In fact, digital marketing and the rest of the company are separated into those who not only recognize words and phrases, but can correctly explain what they mean, and use them properly.  Heaven only knows how deep the creative bent of marketers is – leading them to invent new words and use old words differently.  While this may be desirable when applied to products or customers; it has also created significant problems.  [With apologies to George Bernard Shaw or Winston Churchill – this quote has been attributed to both – “The United States and Great Britain are two countries separated by a common language.”] 

New Words

Marketing, especially digital marketing, is a discipline where new words are popping up all the time.  Think back to the first time you heard someone use the word, “creative,” as a noun instead of as an adjective. Or the time when you were privy to a discussion about viewability or deep linking.  Like every industry, digital marketing has its own vocabulary that includes words such as these.  

Vocabulary changes the fastest – the science of  onomasiology.  For example, the word buzzworthy was recently added to the Oxford Dictionaries Online – “adj. (informal) likely to arouse the interest and attention of the public, either by media coverage or word of mouth.”  Marketers use the term all the time, but how often do we stop to think that maybe our audience doesn’t exactly know what the word means or how to apply it?

New Meanings   

One example is used above – Google is used as a verb. Semantic changes are shifts in meaning of  existing words, including the pairing of two words to create one with a very different meaning.

My colleague swears this is a true story that happened at Gartner’s Barcelona Symposium.  She was conducting a panel of CMOs and CIOs.  The phrase “viral marketing” came up and a CIO made a negative comment.  Everyone stopped talking and looked at him, until another panelist asked “do you know what viral marketing means?”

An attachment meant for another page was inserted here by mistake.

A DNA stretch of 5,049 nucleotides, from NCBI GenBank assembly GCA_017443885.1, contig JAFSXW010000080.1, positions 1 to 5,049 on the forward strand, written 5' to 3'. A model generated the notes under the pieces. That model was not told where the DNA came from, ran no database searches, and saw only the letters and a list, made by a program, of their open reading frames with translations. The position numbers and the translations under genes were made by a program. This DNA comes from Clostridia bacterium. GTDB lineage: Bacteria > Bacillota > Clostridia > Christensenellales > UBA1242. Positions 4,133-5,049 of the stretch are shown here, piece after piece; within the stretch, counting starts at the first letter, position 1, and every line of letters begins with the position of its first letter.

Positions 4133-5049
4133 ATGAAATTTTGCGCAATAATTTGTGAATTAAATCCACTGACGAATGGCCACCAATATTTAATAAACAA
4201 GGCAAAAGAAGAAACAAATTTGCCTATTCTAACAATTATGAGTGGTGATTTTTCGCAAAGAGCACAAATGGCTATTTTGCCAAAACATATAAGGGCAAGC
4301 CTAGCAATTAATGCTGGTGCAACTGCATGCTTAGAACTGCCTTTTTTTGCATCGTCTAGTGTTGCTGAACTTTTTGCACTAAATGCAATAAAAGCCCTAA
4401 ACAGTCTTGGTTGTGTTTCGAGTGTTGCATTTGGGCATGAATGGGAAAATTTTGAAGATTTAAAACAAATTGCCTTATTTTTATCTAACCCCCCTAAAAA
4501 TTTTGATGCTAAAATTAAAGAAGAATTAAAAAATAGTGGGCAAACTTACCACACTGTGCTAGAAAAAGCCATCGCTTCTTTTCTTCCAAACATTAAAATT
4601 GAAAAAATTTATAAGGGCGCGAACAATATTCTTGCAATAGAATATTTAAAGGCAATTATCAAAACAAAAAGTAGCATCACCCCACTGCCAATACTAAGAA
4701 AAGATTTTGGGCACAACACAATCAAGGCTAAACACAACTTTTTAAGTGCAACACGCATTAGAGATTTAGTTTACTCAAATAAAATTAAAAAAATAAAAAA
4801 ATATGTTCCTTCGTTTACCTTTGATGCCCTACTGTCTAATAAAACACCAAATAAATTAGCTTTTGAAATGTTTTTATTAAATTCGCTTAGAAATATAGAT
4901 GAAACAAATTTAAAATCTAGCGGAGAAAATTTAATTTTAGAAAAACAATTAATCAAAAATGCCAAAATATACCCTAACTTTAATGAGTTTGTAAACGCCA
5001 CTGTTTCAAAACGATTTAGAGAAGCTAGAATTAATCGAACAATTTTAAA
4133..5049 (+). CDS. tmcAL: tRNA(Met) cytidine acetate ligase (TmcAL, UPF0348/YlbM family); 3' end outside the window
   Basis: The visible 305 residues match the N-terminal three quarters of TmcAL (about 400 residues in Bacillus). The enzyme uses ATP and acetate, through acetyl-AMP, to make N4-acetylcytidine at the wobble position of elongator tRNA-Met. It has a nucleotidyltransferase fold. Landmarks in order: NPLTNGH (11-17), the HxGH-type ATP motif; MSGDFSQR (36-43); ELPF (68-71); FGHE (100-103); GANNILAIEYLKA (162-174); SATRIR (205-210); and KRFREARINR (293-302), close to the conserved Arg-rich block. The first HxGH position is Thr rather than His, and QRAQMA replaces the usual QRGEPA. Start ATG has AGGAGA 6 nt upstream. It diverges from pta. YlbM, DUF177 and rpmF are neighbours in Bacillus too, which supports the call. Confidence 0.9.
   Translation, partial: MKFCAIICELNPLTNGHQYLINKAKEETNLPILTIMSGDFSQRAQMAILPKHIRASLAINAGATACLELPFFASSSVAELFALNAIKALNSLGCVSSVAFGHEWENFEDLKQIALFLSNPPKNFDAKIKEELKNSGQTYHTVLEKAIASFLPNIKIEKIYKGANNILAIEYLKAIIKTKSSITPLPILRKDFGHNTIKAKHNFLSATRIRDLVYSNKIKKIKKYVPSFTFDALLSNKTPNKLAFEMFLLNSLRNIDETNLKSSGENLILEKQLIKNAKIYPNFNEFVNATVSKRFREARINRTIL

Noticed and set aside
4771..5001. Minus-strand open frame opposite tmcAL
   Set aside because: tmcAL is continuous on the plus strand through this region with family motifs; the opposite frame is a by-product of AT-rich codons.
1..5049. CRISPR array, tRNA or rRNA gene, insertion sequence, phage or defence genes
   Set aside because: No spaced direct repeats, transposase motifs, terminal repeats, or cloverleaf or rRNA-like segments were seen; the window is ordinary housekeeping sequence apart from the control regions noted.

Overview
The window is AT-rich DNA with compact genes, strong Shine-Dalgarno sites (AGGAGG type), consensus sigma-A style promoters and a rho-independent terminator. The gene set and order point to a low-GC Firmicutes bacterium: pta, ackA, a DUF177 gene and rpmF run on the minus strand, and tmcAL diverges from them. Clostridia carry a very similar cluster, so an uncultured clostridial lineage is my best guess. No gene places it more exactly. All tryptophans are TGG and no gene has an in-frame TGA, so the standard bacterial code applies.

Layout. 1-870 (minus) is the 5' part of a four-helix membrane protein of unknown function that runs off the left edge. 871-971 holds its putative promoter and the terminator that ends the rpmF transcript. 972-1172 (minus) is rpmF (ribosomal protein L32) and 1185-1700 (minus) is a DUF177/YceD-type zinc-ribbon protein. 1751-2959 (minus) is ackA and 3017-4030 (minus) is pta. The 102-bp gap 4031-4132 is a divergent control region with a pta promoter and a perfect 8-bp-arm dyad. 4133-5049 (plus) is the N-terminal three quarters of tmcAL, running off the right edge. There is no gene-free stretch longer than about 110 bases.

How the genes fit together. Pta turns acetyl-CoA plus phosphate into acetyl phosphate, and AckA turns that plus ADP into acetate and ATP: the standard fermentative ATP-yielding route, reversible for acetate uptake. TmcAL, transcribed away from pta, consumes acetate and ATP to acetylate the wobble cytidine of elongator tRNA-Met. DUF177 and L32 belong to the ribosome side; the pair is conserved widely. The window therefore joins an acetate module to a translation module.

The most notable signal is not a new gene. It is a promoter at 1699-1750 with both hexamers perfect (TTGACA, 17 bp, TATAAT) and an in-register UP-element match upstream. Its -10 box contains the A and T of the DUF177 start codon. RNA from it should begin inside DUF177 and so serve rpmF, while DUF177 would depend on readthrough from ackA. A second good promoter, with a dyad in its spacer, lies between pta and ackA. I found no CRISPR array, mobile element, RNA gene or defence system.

He replied that he didn’t, but the word must be related to virus, as in computer virus, which is a bad thing.  Someone went on to explain what viral marketing is and why it’s a good thing.  Talk about a vivid illustration of the need for two related functions who work together to understand each other’s language.

Share Your Terminology

The days of hardcover dictionaries are waning. Now we all do it online – Google word definitions and synonyms without a second thought.   We let applications do our spell check and grammar check.  However as far as I know, there’s no magical thought transference machine or application – yet – that will let us download the knowledge of language from one person’s brain to another.   Therefore, as marketers, step up to the responsibility to educate your colleagues – and to learn their language as well.

Gartner has developed a glossary of digital marketing terms to give you a reference point for your internal and external discussions.  View a copy of  the most recent “Gartner Glossary of Digital Marketing Terms”  here (some documents may not be available as part of your current Gartner subscription). 

We’d love to hear from you about what other terms you want included in the next update.

Note:  If you’re interested, look up diachronic linguistics  – the discipline concerned with changes in a language over time.

1 Comment
  1. 26 April 2014 at 3:10 pm
    Matt Ballantine says:

    Whilst I’d agree that there is language in (digital) marketing that’s being created to make sense of new concepts (or to make old things look like new ones!), the CIO role if done well shouldn’t have issue with this. Good IT for years has been contending with the multiple meanings of language in use across organisations. Working in a business function with a view across the entire enterprise, you quite quickly come to realise that words and their definitions fluctuate dramatically across different business units and sometimes even within.

    Even seemingly really obvious terms like “Customer” or “Product” will have myriad meaning across the organisation. Good CIOs and their teams will know the danger of assuming meaning without asking – it should be at the core of good systems design.

    In the realm of marketing, I’d actually counter that CMOs and their teams need to avoid the pitfalls of bad IT where buzzwords and BS are used to obfuscate and make the simple appear much harder than it actually is to gain short-term professional advantage…

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